“I’m writing the sequel.” If someone had told me two years ago that this would be my response to the question, “What are you working on these days?” I would have first collapsed into fits of laughter, then hugged my knees to my chest and sighed. I would have sighed not only because The Oddfits hadn’t yet found a publisher, but also because being the hopelessly impractical dreamer I am, I had already begun outlining the subsequent books I hoped would comprise The Oddfits series.
When I started writing The Oddfits, I had intended the book to be a standalone one. Singapore was as rich a setting as I could hope for, and I wanted to do it full justice. But as I continued writing and revising, more and more glimpses of the More Known World began to insert themselves in between scenes and into chapters. The cracks widened. Sapphire-blue sand dunes and floating wooden islands and underground caves dotted with phosphorescent mushrooms came peeking through. One novel wasn’t enough. There was so much more to tackle. What was life in the More Known World like? How did the Quest operate? What would become of Murgatroyd and what had happened to Ann? And what more was there to the enigma of Yusuf and his extraordinary ice-cream making endeavors?
So I began plotting the arc of a larger story that would unfold across four or five books. (Currently, it looks like it’s going to be four.) I jotted down details about all sorts of things: the flora and fauna and physics of the More Known World; characters’ backstories and trajectories; how the Quest found its recruits and how it was started; and so on and so on. I wasn’t Tolkien – not by a long shot. But I mapped out enough that I knew I’d be a bit sad if I never got to write the remaining books. And because I knew that (1) the likelihood of getting someone to publish The Oddfits was low, and (2) that anyone crazy enough to publish The Oddfits would probably not be crazy enough to publish sequels, I decided to be preemptively sad, but keep thinking about the sequels anyway.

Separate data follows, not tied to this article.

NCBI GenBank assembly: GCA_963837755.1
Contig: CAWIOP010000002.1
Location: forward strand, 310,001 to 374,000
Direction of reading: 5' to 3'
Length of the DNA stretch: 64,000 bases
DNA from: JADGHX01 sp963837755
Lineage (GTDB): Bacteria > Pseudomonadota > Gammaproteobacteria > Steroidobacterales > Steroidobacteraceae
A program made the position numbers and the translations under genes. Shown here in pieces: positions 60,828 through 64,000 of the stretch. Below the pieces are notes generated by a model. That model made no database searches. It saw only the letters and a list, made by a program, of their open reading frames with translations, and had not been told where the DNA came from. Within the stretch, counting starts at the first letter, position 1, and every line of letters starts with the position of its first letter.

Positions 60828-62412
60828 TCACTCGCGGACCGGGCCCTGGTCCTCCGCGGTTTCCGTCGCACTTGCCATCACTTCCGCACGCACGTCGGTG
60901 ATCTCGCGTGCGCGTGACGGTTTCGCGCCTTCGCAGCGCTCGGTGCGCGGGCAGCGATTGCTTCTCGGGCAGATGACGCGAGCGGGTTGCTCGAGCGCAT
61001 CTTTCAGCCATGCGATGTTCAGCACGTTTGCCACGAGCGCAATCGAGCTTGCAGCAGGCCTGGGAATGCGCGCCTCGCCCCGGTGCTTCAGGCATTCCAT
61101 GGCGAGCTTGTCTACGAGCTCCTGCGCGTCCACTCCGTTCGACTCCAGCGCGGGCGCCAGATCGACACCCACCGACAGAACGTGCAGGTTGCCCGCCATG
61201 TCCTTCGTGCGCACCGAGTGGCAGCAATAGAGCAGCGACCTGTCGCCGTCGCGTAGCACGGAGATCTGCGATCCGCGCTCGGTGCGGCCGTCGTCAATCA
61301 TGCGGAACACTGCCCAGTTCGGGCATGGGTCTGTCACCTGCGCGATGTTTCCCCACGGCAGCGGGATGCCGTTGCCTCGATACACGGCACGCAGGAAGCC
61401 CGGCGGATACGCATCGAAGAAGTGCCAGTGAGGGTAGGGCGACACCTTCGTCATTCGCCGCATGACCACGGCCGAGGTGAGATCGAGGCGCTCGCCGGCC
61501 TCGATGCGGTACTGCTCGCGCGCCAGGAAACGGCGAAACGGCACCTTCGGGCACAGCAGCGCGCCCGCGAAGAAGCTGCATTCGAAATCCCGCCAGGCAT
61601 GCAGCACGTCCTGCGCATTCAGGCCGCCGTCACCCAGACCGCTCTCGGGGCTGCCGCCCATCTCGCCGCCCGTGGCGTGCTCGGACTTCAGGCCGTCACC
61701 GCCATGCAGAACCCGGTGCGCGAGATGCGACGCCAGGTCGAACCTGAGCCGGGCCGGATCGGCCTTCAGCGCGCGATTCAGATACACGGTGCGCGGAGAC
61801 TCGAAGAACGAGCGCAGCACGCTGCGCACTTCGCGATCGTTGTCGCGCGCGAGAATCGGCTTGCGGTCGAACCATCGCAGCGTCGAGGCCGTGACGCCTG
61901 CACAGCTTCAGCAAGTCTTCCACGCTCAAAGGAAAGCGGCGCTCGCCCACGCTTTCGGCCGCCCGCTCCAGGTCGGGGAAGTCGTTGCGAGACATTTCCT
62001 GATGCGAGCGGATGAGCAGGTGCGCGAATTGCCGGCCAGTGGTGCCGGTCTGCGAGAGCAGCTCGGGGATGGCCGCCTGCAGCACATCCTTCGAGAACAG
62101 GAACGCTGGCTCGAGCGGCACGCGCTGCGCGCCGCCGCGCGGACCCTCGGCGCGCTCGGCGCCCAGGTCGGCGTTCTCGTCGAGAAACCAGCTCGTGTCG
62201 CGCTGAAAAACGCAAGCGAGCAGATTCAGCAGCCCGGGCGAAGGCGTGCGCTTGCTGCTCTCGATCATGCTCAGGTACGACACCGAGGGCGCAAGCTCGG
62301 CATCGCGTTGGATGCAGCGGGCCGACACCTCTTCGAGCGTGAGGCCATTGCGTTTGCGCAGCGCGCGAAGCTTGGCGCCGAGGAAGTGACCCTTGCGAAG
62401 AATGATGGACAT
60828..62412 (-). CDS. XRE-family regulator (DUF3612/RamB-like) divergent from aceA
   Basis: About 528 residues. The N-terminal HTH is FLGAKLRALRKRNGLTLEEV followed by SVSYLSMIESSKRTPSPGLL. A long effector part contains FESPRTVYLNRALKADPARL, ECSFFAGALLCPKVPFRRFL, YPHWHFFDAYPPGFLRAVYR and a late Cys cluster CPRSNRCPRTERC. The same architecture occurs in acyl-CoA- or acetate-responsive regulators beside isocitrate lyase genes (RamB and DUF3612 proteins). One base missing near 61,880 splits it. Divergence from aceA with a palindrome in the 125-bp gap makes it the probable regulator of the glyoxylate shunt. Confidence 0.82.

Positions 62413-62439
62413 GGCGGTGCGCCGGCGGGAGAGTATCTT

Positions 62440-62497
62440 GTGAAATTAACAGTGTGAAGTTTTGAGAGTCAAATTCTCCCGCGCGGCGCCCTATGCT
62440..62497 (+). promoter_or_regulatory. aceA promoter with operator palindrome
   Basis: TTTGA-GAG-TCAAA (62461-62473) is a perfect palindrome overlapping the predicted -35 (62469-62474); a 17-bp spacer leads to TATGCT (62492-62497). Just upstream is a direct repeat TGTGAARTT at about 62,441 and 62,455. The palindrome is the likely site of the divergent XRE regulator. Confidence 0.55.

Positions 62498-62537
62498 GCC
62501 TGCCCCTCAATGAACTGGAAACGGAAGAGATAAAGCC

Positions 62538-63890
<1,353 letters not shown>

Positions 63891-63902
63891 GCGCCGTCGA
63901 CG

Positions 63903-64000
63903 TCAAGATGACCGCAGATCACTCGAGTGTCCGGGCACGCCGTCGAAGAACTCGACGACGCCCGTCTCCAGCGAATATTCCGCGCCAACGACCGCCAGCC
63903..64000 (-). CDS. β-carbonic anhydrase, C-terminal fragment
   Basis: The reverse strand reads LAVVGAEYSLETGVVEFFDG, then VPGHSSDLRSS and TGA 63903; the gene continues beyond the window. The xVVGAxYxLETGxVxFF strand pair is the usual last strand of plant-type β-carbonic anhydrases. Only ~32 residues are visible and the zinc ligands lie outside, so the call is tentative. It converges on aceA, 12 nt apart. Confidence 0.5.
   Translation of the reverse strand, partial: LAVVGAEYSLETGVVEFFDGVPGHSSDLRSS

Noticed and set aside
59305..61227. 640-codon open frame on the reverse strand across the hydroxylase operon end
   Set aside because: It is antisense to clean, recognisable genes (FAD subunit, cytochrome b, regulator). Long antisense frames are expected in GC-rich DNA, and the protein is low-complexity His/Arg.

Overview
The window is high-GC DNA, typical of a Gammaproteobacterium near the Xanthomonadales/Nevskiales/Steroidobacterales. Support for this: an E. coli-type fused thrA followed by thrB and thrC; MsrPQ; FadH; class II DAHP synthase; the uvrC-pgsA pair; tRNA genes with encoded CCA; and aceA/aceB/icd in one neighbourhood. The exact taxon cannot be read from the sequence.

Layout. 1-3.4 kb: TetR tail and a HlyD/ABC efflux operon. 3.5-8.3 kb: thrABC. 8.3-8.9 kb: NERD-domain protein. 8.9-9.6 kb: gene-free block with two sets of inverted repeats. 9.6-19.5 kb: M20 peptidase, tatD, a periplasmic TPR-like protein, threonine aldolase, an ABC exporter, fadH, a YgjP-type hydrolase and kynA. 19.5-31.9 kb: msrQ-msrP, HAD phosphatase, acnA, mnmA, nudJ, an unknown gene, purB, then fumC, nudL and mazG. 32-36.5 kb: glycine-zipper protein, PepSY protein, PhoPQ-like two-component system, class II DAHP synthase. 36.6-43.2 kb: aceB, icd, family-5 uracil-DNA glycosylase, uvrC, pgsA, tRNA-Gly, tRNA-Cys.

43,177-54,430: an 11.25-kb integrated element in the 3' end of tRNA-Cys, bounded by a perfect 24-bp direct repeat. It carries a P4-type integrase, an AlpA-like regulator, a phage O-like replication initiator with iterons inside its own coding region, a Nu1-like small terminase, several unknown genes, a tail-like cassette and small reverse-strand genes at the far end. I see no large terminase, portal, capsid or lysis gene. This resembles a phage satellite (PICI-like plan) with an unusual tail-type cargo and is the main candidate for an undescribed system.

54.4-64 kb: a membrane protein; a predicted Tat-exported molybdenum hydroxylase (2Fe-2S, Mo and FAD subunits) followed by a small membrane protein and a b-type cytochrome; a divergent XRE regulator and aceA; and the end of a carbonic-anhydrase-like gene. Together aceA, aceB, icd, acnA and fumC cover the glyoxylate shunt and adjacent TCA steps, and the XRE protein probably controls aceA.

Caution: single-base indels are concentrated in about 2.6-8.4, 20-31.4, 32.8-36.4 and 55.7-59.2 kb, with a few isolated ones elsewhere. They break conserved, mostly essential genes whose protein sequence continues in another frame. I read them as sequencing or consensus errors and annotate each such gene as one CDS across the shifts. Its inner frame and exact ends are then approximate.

Then the miraculous happened. The acquisitions editor at AmazonCrossing declared she loved The Oddfits and wanted to publish it. And that she also wanted to publish the rest of the series. And so, many months ago, it was with immense elation that I pulled out the notebook in which I had been keeping my notes for the rest of the books, and set to work on composing the sequel: The More Known World.
(In case you can’t tell from the title, it’s set mostly in the More Known World.)
Working on the sequel has been really wonderful, but also very challenging. The difficulties I’m encountering are very different from the ones I faced when writing the first book.
Challenge #1: Expectations
With The Oddfits, it was hard to find the motivation to write because I wasn’t sure if it was ever going to get published. With The More Known World, I have the luxury of knowing that it will be published, but now feel a lot more pressure to perform than I did with the first book. I have expectations to meet since I now have a readership! This is exhilarating and, as most exhilarating things are, a little scary.
Challenge #2: Staying disciplined